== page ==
Shahi Hammam (Royal Bath)
The Shahi Hammam, also known as Wazir Khan Hammam, was built during the reign of Emperor Shah Jahan in about 1635 A.D. and lies adjacent to Shah Jahan’s Khwabgah. It is patterned on Turkish style, so it comprises Jama Khana (dressing and undressing room). The baths were built to serve as a waqf, or endowment, for the maintenance of the Wazir Khan MosqueThe bath, also had the facility of warm and hot water. No longer used as a hammam, the baths were restored between 2013 and 2015 by the Aga Khan Trust for Culture and the Walled City of Lahore Authority and restored in 2016 to its “former prominence.
Seh Dari (three-door) Pavilion
She Dari is located on the eastern side of the Barri Khwabgah inside Jahangir’s Quadrangle. The Sikh period architectural style pavilion is called Sah Dari (of three doors in the Persian language) because it has three entrance doors. The building is said to have served as an office of Faqir Syed Noor-Ud-din, the trusted Governor of Maharaja Ranjit Singh. It is decorated with fresco portray floral designs of birds and scenes shown reflect Hindu religious themes suggesting obviously belong to the Sikh period.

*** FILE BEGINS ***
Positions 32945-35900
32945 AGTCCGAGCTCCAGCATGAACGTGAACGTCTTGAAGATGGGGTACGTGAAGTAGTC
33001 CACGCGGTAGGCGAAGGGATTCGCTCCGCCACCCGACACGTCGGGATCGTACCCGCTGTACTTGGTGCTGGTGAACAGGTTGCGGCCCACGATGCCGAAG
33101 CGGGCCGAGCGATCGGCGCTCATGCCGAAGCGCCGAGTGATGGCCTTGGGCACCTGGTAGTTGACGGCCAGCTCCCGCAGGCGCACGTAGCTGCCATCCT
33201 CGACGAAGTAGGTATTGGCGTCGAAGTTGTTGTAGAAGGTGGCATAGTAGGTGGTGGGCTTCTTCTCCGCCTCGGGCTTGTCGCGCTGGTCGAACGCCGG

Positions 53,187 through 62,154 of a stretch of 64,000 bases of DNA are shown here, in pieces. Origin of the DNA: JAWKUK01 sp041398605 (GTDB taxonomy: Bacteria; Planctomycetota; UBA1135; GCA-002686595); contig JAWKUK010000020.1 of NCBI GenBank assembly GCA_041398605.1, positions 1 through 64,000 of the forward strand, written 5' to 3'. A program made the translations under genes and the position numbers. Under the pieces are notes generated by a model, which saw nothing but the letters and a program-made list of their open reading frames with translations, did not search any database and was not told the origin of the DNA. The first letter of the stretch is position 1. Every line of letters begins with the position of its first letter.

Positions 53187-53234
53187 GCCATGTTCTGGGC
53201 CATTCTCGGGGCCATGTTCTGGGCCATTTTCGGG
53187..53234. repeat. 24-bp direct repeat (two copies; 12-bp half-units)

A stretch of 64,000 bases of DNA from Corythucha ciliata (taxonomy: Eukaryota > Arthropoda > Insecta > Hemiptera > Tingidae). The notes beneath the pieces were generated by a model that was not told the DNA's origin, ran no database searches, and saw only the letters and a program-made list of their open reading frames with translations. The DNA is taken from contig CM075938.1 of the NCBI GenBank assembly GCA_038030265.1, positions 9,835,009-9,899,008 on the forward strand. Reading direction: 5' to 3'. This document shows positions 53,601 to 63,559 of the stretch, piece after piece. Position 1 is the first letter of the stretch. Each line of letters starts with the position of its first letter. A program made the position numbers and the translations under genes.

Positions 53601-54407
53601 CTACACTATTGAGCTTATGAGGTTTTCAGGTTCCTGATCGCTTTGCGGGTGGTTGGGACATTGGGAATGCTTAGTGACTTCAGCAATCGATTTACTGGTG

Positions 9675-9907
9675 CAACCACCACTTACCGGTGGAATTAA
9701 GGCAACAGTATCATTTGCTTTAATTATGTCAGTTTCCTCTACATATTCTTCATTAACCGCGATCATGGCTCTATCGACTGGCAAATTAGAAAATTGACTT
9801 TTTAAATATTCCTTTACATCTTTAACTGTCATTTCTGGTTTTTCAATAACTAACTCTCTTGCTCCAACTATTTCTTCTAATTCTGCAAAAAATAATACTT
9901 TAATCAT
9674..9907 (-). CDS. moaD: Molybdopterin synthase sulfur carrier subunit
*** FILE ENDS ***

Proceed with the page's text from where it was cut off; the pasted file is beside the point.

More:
Sheesh Mahal (the Palace of Mirrors or the Crystal Palace)
Sheesh Mahal is the intricately worked white marble pavilion inlaid with pietra dura and complex mirror-work of the finest quality and is considered as a jewel in the crown. It was built by Asif Khan, brother of Noor Jahan, under the reign of Shah Jahan in 1631-32. It is located within Jahangir’s Shah Burj block in the northern-western corner of the Lahore Fort and was built for personal use by the imperial family and close aides. The extensive use of marble reflects the typical Shah Jahan style of construction. The palace has a complex mirror work, called Ayina Kari, in order to conceal from meddling eyes. The palace used to be the favorite place of Ranjit Singh during Sikh occupation of the Fort. Its walls were rebuilt in the Sikh period.